"Let's speak about density in the first person. For more than ten years now, we have been studying housing in connection with the densification it contributes to the city. We have analyzed typologies, heights, floor area ratios, mixed uses, common spaces, user types... we have measured and compared all that can be quantified but we had avoided getting to the bottom of the matter, to the bottom of the wishing well that housing represents to its residents.
Do we really desire the dwellings that we publish, do we really want to live in the compact city? If we were to ask ourselves what the desired house really was, most of us, if we were honest, would recognize that we have an ideal photo in mind. It would be even more embarrassing if we were to ask ourselves where we live at present, in which type of house, in which part of the city and what plans we have for the future. Suddenly, density ceases to be a concept, something vital for the planet, a ratio for judging plans. Suddenly, density becomes an uncomfortable subject which deeply affects our decisions. We know that the dense city has to be built but while building the city one must not forget the house, considered in the singular, for the private user who will put his or her name on the letterbox.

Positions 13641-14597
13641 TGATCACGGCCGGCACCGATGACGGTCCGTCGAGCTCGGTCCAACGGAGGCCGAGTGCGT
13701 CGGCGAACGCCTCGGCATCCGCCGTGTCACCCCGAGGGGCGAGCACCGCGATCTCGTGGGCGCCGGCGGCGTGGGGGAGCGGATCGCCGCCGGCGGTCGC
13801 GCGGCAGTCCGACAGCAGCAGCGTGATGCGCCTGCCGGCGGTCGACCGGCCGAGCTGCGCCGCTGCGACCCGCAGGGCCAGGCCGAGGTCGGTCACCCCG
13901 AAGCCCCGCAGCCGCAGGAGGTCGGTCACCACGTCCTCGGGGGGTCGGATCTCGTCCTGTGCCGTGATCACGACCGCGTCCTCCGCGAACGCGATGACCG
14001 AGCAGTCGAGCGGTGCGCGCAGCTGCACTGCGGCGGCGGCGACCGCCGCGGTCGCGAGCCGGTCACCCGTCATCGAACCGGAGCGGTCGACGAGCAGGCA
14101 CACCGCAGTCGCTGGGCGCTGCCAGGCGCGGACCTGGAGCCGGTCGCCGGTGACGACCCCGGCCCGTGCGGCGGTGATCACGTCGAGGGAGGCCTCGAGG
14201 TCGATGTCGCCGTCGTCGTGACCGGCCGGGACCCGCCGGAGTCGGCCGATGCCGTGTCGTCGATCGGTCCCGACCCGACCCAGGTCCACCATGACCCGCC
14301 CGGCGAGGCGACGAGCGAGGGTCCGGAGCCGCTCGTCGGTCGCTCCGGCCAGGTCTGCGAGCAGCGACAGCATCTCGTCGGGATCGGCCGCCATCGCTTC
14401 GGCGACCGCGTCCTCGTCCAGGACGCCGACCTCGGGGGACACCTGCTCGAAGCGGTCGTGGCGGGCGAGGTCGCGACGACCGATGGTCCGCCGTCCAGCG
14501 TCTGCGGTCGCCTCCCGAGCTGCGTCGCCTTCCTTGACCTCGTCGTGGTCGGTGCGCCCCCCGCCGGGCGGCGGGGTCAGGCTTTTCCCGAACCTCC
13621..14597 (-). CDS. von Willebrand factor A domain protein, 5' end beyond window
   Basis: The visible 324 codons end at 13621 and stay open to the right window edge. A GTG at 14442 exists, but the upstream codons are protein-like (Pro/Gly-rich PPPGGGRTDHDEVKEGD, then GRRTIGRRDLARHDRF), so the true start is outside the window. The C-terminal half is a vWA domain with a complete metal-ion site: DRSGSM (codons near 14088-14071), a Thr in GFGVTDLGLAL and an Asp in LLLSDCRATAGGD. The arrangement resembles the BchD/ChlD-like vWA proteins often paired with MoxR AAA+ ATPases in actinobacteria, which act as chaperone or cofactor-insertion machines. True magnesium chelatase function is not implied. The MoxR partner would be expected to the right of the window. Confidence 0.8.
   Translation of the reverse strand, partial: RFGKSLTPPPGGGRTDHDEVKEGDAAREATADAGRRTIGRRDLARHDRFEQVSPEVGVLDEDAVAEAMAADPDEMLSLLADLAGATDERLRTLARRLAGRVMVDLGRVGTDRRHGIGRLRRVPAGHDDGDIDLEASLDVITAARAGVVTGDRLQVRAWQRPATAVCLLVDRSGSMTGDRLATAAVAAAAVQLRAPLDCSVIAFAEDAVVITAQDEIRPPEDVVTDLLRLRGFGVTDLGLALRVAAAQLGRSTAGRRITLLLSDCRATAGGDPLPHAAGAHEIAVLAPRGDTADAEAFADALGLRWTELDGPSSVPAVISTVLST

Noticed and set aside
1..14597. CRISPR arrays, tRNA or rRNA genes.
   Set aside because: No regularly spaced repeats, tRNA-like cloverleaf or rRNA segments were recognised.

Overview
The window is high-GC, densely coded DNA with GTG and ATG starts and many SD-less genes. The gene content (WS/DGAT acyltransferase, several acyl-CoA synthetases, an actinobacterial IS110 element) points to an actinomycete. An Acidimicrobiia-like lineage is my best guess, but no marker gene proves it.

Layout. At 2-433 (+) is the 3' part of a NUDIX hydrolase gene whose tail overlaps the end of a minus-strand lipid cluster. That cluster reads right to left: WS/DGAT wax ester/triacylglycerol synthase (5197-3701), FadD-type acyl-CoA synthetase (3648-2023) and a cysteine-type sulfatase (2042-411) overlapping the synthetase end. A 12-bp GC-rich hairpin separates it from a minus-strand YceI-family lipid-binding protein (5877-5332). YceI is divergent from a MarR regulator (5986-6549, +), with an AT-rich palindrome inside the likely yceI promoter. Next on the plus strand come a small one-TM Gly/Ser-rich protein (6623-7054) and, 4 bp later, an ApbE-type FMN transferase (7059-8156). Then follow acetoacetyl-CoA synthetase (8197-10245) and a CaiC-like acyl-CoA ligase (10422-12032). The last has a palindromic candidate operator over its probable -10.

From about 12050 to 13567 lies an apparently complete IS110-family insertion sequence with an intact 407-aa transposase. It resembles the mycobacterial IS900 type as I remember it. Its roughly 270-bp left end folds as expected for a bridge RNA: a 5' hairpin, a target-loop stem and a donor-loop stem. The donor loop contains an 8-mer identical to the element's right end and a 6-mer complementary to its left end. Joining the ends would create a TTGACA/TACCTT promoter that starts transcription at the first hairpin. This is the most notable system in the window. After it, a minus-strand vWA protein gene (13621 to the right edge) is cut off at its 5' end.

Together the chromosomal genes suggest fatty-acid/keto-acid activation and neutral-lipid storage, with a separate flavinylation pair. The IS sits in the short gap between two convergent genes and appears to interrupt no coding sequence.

Let's analyze collective housing as an object of desire. When we imagine ourselves living in the city and we superimpose the figure and the background -living in the city, the neighbourhood, the desired house... - it is our desires which sketch out the scene while we throw these down into the well which will make them possible. During this intimate moment, neither planning regulations, nor developers, not even the banks, intervene. We are alone, wandering around an imagined house, where all is the future..."
Extract from the article At Home. Density and Desire written by Aurora Fernández Per published in the book Density is Home, soon on sale.